US Marine photo of aid to Port-au-Prince after 2010's Hurricane Tomas

Efforts on to improve Pakistan's climate change adaptation

The Nation (Pakistan): Director NDMA Brig Sajid Naeem has said that the government is working to improve climate change adaptation in the country to ensure that the risks faced by millions of poor and vulnerable communities across Pakistan are reduced, said press release issued here on Tuesday.

Addressing a seminar ‘Building Resilience in the Indus Basin’, organized by ‘Save the Children’ here, Brig Sajid said that Pakistan remains vulnerable to climate change and this vulnerability is likely to increase in the coming decades. We must all be prepared for a world that is changing.

Aqeel Nawaz, Director Programme Quality, Save the Children, said, “It is essential that the most vulnerable people in the most vulnerable districts of Pakistan are equipped with the resources and knowledge to help them cope with the effects of climate change’.

For poor and vulnerable communities living near the Indus River, their exposure to the impact of a changing climate pushes them further into poverty and hunger.

Although the Indus River System is a resource of great importance for the entire country and region, the changing environment has increased the risk of humanitarian disasters manifold for the people who rely on food and livelihoods from the mighty river....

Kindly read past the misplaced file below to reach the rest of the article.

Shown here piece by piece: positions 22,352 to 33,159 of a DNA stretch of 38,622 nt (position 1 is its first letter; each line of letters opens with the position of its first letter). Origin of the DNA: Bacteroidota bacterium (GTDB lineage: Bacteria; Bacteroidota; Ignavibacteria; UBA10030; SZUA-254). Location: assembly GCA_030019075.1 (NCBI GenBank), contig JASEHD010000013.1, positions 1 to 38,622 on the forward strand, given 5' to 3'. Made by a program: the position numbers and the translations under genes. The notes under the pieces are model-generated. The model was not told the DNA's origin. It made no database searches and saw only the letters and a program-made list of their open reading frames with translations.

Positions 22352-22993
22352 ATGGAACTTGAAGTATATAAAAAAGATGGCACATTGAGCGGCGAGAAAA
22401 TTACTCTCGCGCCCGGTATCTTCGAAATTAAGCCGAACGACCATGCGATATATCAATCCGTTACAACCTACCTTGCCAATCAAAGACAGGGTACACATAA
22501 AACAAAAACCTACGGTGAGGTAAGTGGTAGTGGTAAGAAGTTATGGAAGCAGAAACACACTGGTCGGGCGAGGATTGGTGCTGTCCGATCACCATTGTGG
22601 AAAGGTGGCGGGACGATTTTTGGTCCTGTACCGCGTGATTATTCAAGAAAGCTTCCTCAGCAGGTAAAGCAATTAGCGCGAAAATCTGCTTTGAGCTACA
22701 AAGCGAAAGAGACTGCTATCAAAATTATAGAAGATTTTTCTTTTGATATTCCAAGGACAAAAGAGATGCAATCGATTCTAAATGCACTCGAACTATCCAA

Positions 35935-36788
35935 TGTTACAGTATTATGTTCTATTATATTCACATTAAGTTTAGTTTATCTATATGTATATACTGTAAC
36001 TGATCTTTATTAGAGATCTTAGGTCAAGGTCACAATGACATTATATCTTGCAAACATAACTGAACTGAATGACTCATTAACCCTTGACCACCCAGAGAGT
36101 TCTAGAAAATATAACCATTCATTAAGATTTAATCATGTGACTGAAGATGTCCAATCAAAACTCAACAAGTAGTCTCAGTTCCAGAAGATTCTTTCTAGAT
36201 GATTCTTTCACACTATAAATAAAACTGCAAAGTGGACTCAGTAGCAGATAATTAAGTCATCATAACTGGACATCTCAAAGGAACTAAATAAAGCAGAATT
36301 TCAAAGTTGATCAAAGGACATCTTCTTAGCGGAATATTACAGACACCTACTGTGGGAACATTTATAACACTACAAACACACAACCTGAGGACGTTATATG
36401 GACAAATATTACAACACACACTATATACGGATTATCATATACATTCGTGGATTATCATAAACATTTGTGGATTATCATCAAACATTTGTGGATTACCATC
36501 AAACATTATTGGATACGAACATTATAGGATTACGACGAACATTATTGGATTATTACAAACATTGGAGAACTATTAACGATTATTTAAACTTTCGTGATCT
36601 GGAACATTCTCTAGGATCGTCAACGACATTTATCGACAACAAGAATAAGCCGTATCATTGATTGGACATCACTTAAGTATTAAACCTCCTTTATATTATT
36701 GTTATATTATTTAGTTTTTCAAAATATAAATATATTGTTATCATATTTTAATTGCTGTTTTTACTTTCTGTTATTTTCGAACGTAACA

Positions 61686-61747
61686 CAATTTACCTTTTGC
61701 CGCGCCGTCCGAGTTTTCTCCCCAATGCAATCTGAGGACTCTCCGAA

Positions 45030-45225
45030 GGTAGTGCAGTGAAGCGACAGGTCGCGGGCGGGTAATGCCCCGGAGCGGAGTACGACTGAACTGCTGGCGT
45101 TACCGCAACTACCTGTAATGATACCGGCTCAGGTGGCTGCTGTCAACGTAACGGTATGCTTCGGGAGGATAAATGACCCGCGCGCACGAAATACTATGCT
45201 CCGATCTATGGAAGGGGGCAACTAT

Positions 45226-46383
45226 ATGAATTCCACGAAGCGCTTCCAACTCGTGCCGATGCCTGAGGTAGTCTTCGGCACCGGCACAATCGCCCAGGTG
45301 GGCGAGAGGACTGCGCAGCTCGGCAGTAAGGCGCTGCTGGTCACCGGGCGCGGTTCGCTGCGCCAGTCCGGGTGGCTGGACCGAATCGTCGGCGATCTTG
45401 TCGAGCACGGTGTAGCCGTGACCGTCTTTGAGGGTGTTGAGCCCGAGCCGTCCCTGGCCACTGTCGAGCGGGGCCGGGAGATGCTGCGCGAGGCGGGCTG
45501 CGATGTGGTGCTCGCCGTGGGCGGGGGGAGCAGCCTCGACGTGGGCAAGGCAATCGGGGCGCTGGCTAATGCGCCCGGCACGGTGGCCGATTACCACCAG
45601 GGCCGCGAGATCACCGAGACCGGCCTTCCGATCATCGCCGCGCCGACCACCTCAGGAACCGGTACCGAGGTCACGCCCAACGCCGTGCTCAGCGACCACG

Mali war against Islamists halts climate adaptation projects

Soumaila T. Diarra in AlertNet: Escalating conflict with Islamic militants in Mali is leading to the suspension of development and aid programmes in the country, threatening efforts to deal with climate change, hunger and other problems, aid and development workers say.

In the central city of Segou, Demba Cisse, a representative of the aid group Afrique Verte, said the conflict had forced the group to halt a project designed to improve farmers’ cereal crop yields.

The France-based group helps Malian farmers use new seeds adapted to the climate in different parts of the country. “On the one hand it allows the farmers to get certified seeds adapted to each agro-ecological area of the country. On the other, it helps them to change their way (of farming) to prevent and manage the food crises linked to droughts,” Cisse said. “The system of improved seed distribution we established helps farmers to cope with climate change,” he said.